Notebook: Frustration Starts To Show

The Vikings are trying to avoid pointing fingers as frustration and the losses pile up. See what several players and the head coach had to say about the state of the team.

The losses are piling up, the fans are calling for changes, the coach is saying it's not quite time and the players are feeling frustrated.

Must be that time of year when the Vikings have fallen on hard times just when it is most important to make a push for the playoffs, and players are reacting in different ways.

"Depends on the person," said defensive end Darrion Scott when asked how players respond as the losses accumulate. "If this is what you love to do, then you're going to come to work and try to get better because we still have a season next year. That's what you've got to look at, and we've still got a game next week besides that.

"But I don't think anybody is going to come in here and be like, ‘The season's over and I'm just going to come in and practice through it and then when the game comes I'm going to BS my way through it.' I don't think anybody is going to do that. We've got a lot of guys that love to play football. Hopefully, everybody comes in here with a positive attitude these past couple of weeks and just keeps trying to get better. Hopefully, we can win out. I hope that's on everybody's mind and everybody has the same mentality to come here every week and practice and get better from here on out."

The Vikings might have to do that to have a chance at the playoffs. They are currently 4-6, with six NFC teams with a winning record, three at 5-5 and two others joining the Vikings with two more losses than wins.

The playoffs seem like a remote possibility at this point, especially after the Vikings have lost four straight games. Breaking that losing streak comes first, according to linebacker Ben Leber.

"I don't know what we're going to do. All we can think about is getting a win. We just need to concentrate on winning. It's frustrating," Leber said. "For a defensive team to hold them to negative-3 yards, it's frustrating that we can't get a win."

A number of defenders expressed frustration expressed a passive frustration with the offense, seemingly trying to stay away from pointing the finger but having a hard time figuring out how their team could have lost after holding Miami to negative-3 yards rushing, a figure that was changed Monday to 4 yards rushing after Elias Sport Bureau reviewed the film.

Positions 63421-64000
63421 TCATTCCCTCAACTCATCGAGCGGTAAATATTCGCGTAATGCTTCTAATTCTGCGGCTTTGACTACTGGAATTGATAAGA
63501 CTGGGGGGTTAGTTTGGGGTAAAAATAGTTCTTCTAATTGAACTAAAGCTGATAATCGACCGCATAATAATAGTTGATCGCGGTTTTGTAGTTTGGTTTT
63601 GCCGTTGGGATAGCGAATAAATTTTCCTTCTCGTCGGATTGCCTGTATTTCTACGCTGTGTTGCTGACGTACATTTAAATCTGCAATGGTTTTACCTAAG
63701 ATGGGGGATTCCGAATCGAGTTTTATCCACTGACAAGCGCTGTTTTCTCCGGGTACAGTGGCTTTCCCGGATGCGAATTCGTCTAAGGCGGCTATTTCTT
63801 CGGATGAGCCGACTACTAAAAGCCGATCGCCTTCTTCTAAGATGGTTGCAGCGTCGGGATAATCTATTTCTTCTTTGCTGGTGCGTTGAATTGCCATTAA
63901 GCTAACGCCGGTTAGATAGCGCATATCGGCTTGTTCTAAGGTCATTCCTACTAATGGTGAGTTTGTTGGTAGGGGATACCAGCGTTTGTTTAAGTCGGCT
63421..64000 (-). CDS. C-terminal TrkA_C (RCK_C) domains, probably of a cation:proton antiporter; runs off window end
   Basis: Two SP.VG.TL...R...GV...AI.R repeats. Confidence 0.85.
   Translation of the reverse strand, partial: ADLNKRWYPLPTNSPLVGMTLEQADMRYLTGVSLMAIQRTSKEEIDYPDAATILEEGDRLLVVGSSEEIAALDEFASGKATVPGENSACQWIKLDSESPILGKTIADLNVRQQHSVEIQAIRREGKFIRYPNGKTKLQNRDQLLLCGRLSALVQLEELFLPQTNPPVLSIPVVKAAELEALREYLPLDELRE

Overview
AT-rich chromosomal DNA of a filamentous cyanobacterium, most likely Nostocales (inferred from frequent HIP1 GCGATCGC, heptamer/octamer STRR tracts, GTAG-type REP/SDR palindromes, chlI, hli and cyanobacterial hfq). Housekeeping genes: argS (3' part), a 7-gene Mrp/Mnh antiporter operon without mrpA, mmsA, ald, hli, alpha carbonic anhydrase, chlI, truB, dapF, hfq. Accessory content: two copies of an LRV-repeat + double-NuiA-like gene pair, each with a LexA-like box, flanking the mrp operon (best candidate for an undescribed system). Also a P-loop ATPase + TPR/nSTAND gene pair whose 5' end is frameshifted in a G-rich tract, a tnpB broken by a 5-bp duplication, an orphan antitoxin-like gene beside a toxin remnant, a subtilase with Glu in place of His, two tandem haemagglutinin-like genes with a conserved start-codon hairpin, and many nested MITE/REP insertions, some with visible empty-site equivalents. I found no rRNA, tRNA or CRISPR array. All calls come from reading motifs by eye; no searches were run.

"If you heard that, you'd assume they'd won, but this is the NFL – anything can happen," said Kevin Williams. "They're paid to play, just like we are. We can't be just stopping the run. We've got to stop the pass too. Evidently, we didn't do enough to win the game so we've just got to keep working."

The offensive players also realize they aren't scoring enough points.

"It's always frustrating when you're able to move the ball on a team but you can't finish with seven points," said tackle Bryant McKinnie.

But there was another factor that made Sunday's loss to the Miami Dolphins even harder for some defenders to swallow: Even if the offense had scored only 13 points, that would have been enough for the Vikings to win if the offense hadn't turned the ball over two times in the final 10 minutes. That gave Miami its final 14 points via defensive touchdowns – a 48-yard fumble return and a 51-yard interception return, both for touchdowns.

"When the offense turns the ball over like that, it makes it kind of hard to win," Scott said. "That showed in Miami and I thought defensively we played well enough to win. When you turn the ball over like that – and not just turnovers, but turnovers for touchdowns – it makes it pretty difficult to get back into the game when it's late in the game like that.